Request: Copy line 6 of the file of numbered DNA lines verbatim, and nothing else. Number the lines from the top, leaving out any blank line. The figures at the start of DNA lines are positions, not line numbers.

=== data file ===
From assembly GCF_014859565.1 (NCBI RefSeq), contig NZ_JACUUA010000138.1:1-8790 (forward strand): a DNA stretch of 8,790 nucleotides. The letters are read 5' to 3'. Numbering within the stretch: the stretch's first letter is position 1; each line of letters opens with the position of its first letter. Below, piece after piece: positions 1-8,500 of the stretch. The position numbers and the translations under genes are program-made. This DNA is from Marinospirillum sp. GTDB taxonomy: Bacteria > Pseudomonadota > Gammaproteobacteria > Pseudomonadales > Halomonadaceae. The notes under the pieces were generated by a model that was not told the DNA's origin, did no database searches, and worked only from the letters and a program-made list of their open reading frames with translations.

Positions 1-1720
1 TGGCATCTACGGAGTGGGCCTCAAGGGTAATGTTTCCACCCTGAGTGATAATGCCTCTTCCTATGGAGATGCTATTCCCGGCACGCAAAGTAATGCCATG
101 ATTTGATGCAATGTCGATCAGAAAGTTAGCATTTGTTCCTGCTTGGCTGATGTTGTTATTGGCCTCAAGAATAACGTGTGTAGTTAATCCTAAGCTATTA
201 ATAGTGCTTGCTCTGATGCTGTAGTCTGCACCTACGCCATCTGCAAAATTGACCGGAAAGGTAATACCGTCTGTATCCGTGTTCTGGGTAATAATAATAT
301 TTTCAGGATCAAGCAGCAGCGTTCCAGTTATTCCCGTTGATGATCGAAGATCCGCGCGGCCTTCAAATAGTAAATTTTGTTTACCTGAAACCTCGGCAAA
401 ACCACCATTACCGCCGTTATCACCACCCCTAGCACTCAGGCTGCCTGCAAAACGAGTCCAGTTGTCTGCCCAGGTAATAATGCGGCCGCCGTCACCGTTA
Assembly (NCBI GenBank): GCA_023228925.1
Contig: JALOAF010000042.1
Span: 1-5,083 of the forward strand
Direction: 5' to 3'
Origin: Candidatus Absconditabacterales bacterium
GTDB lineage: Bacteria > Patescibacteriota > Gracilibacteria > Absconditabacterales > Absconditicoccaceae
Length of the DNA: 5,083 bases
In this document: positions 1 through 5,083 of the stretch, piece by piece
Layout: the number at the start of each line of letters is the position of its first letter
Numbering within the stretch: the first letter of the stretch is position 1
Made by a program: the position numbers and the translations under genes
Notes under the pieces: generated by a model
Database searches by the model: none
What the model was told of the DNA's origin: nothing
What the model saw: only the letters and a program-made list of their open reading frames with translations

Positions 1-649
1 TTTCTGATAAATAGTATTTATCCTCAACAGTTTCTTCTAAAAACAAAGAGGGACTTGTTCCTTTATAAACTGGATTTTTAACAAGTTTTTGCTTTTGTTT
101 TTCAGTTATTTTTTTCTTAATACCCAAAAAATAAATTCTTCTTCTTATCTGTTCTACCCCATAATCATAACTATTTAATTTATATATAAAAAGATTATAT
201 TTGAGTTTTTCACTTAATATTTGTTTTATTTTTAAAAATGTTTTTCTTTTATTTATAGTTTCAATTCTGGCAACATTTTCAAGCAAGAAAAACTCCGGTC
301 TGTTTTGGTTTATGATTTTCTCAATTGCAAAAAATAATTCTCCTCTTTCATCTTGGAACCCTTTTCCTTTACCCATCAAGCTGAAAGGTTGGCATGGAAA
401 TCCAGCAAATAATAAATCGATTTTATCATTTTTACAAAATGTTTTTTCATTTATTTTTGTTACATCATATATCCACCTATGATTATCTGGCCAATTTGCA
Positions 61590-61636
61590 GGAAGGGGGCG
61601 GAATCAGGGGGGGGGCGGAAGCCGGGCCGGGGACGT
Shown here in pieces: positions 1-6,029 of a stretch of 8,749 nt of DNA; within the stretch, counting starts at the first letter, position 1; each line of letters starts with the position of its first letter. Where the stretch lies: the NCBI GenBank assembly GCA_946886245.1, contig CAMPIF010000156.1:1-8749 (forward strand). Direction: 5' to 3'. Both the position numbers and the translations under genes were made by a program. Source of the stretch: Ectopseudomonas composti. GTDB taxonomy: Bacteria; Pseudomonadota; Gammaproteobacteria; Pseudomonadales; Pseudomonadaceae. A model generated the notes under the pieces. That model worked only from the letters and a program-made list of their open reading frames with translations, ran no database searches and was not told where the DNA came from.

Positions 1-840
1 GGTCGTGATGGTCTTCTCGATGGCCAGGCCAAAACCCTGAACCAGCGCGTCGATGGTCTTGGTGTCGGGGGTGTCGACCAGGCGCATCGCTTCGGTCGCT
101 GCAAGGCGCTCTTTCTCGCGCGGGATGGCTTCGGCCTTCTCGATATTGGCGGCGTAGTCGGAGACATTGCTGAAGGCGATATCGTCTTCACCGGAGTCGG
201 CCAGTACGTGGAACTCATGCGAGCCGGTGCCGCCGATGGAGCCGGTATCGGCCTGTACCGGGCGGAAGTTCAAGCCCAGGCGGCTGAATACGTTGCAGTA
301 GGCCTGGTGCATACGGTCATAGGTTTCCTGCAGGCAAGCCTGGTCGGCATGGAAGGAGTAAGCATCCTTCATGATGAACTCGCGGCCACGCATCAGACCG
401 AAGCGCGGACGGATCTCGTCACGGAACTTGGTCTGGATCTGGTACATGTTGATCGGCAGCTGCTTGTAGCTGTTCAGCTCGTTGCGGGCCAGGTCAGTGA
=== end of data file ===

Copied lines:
301 TTTCAGGATCAAGCAGCAGCGTTCCAGTTATTCCCGTTGATGATCGAAGATCCGCGCGGCCTTCAAATAGTAAATTTTGTTTACCTGAAACCTCGGCAAA